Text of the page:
He said he did it, and he was telling the truth. James Damore was fired by Google on Monday for circulating "Google's Ideological Echo Chamber," a highly controversial 10-page memo suggesting that women are underrepresented at the company because of biological differences that make them less inclined to tech and leadership roles and not because of bias. The memo went viral and began a debate that continues on both inside and outside of Google.
Damore said at the time of his firing that he had already lodged a complaint with the National Labor Relations Board, and Wired has indeed found that complaint. That could put Google in an awkward position, since it's against federal law to fire an employee as retaliation for complaining to the NLRB. On the other hand, one Google exec says the company was not aware of the complaint until after Damore was fired--so it couldn't have been retaliating against something it didn't know about. If that's true and Google can prove it, the company is in the clear on that score.
It may still be in trouble in California courts, though, which is where Damore says he'll next pursue his former employer under a law which makes it illegal to fire someone for complaining about illegal activity. Damore's memo claimed it was discriminatory and therefore illegal to offer development workshops open only to women or to minorities. Whether that's true or not, if Google fired him for saying so, legal experts say the company could be on the wrong side of California law.
Perhaps fortunately for Google, in his company-wide email, CEO Sundar Pichai went out of his way to specify that this was not the reason Damore was fired. He wrote:
So to be clear again, many points raised in the memo--such as the portions criticizing Google's trainings, questioning the role of ideology in the workplace, and debating whether programs for women and underserved groups are sufficiently open to all--are important topics. The author had a right to express their views on those topics--we encourage an environment in which people can do this and it remains our policy to not take action against anyone for prompting these discussions.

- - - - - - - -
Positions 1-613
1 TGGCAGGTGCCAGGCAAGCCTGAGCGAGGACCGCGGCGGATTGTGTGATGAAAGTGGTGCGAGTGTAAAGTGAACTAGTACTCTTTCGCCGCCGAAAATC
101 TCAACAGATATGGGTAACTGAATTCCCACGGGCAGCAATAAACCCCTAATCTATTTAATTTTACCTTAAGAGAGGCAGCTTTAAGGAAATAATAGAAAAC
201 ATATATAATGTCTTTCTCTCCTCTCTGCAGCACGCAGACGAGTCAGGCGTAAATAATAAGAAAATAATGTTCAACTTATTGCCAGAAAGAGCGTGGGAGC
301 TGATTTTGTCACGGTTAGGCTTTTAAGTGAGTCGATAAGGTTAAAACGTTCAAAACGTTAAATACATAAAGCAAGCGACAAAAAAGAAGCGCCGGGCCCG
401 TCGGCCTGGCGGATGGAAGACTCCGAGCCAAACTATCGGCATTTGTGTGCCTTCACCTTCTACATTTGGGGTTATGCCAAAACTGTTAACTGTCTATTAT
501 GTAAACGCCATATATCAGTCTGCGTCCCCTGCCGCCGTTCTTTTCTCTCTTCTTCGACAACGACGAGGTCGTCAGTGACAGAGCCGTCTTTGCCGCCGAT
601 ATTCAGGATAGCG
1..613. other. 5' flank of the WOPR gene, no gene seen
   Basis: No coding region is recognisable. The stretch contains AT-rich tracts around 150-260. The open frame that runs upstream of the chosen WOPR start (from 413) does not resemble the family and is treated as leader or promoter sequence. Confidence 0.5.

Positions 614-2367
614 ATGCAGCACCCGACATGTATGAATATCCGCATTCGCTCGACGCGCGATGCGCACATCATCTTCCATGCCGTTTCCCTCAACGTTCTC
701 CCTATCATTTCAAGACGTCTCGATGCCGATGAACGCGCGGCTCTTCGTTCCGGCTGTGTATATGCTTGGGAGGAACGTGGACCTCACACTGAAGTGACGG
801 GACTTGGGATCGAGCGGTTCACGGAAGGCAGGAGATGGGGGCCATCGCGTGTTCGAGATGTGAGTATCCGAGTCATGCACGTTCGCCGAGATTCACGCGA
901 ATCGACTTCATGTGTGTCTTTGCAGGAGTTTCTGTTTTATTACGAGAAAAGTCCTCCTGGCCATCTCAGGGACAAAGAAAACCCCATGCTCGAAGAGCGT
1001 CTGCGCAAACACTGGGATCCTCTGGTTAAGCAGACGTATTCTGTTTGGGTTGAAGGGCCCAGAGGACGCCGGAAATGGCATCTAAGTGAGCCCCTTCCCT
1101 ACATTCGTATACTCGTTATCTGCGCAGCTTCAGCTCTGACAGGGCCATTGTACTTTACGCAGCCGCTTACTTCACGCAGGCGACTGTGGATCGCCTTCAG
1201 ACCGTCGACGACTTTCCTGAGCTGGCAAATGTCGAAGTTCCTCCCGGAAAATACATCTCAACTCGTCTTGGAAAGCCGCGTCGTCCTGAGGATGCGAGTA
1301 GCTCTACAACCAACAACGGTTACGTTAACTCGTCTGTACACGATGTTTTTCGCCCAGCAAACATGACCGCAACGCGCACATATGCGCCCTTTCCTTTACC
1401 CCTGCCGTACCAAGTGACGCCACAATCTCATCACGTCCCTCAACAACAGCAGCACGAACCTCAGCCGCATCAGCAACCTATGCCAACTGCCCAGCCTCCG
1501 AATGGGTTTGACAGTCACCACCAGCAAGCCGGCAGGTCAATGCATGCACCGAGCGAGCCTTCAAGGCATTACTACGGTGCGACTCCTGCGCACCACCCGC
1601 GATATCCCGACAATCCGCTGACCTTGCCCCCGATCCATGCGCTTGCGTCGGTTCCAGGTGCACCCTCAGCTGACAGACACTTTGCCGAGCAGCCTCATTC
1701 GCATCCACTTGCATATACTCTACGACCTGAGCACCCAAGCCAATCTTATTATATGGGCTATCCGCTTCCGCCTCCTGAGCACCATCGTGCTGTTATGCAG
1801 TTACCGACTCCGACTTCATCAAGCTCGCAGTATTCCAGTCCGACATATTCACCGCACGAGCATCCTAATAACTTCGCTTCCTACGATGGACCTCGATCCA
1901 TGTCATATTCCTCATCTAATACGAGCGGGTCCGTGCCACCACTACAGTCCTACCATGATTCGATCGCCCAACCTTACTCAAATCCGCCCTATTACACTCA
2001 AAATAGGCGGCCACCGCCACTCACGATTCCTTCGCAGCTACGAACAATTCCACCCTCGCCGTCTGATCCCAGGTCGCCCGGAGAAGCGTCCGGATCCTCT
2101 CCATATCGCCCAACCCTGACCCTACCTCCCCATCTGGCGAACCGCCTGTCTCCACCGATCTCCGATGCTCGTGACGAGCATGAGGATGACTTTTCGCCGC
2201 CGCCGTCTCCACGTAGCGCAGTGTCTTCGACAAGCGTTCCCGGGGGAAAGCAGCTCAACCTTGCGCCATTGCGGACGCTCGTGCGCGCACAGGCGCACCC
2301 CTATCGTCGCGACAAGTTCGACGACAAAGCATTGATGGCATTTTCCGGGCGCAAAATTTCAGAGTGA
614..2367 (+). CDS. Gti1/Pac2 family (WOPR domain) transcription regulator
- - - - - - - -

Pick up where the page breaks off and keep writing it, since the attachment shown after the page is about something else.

Pichai explained at the beginning of the memo that Damore had been fired because his assertion that women are more agreeable than aggressive, less tolerant to stress and more neurotic than men made many of his female colleagues uncomfortable in the workplace. Those comments violate the company's code of conduct and "cross the line by advancing harmful gender stereotypes in our workplace," Pichai wrote.
It will likely take quite a while for Damore and Google to fight out their battles in the various courts. In the meantime, and whatever the final outcome, Google was absolutely right to fire him. It's painfully clear, from the length and tone of the memo, from the memo's title, and from comments like the one about women's "neuroticism" that Damore likes to push people's buttons. And he's really, really good at it. In case of any doubt, Wired also learned that, while at Harvard graduate school (right before dropping out to join Google) Damore wrote and performed in a skit about "Microtubule Jerking" and the women who helped with it. The skit was so offensive that the event's directors sent an email apologizing for it to the entire department. Now that's some serious button-pushing skill!
In my years in leadership at the American Society of Journalists and Authors, I've encountered many people who like pushing buttons and are good at it, writers not always being the most mild-mannered of people. Many times I've been part of an effort to treat them fairly. And every single time I've learned sooner or later that an organization is always stronger with those talented button-pushers on the outside rather than the inside.
No matter what happens, Damore will be causing headaches for Google executives for years into the future. Just imagine how much worse those headaches would be if he was actually there on the premises every day.